“It’s a great slogan,” said FCC Chairman Ajit Pai when h was asked by a radio host what net neutrality is all about. “But in reality what it involves is Internet regulation, and the basic question is, ‘Do you want the government deciding how the Internet is run?'”
The fact that the FCC Chairman called net neutrality a “slogan” and suggested it solves no real problems, was later bolstered by the statements of Sen. Ron Johnson (R-Wis.) on WTMJ Radio in Milwaukee on Monday when he argued that the Internet should have paid “fast lanes” for some content providers. Johnson went on to explain: “As chairman Pai said, net neutrality is a slogan. What you really want is an expansion of high-speed broadband, and in order to do that you have to create the incentives for those smaller ISPs to invest. They don’t really control their own fiber if the government tells them exactly how they’re going to use their investment.” He also brought out an often debunked argument that “there’s less incentive to invest, so we’ll have less high-speed broadband” if net neutrality regulations are maintained.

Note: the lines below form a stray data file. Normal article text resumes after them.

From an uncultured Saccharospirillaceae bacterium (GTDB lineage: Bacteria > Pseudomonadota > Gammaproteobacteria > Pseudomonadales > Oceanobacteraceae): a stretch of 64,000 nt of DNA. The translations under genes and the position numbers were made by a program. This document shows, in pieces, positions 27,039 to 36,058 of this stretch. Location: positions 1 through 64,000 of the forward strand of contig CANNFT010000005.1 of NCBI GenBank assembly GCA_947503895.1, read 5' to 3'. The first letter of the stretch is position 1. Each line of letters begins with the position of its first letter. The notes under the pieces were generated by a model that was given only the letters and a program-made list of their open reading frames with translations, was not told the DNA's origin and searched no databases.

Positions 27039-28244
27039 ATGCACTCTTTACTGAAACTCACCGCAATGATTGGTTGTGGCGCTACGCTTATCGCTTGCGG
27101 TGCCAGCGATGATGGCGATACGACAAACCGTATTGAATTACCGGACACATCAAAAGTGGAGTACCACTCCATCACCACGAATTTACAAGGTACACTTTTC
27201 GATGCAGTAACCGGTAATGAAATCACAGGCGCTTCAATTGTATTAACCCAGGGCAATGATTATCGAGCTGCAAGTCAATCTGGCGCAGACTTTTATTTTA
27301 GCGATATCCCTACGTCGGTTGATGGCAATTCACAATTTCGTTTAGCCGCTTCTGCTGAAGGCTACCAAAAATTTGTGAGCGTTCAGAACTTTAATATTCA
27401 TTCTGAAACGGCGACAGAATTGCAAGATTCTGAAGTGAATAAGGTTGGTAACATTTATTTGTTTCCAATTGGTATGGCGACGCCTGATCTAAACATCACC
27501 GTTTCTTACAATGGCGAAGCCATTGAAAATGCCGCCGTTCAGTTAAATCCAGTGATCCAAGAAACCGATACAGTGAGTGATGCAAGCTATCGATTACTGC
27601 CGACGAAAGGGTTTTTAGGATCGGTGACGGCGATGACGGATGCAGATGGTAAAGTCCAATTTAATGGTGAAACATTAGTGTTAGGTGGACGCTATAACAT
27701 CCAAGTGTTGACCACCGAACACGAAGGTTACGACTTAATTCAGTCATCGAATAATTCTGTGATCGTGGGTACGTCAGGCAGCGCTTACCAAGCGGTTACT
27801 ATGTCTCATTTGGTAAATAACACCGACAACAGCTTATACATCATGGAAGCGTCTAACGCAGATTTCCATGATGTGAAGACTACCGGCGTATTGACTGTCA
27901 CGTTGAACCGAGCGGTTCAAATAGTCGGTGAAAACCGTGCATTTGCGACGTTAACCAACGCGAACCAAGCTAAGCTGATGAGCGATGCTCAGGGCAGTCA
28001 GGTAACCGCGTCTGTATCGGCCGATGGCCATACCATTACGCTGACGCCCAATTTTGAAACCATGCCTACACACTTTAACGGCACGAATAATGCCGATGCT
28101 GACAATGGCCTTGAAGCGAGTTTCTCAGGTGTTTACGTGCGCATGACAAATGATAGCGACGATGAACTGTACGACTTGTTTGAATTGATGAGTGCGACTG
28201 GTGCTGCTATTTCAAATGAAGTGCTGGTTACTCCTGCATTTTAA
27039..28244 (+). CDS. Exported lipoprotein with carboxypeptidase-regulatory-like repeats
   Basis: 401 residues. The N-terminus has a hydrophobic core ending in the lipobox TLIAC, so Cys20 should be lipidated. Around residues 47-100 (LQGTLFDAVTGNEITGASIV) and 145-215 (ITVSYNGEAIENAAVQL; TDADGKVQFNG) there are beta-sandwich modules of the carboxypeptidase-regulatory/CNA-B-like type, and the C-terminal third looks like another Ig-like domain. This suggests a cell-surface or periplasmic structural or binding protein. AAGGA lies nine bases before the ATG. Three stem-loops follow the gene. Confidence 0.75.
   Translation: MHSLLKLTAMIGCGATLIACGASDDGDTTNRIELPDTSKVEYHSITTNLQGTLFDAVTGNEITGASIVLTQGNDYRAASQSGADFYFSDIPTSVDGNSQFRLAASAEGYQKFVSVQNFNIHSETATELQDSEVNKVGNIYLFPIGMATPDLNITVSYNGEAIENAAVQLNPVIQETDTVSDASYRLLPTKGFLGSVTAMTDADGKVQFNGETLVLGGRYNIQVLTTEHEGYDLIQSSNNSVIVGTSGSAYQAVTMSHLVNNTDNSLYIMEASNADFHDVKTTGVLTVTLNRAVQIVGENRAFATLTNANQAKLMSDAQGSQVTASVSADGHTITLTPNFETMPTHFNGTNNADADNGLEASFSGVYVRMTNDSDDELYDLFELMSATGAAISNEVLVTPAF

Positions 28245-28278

“Chairman Pai just mentioned medical diagnostics,” Johnson said. “You might need a fast lane within that pipeline so those diagnoses can be transmitted instantaneously and not be held up by, I don’t know, maybe a movie streaming.”
It’s very interesting from a policy point of view that on a tactical level the ground is quickly shifting as opponents of net neutrality are beginning to argue that having it isn’t a big deal, rather than arguing whether it should exist on the merits. Some of the arguments being used have already been shown to be patently false, but echoing those statements about net neutrality being a meaningless policy across FCC agency and Legislative news outlets appears to be having a significant impact on the way the discussion is being framed.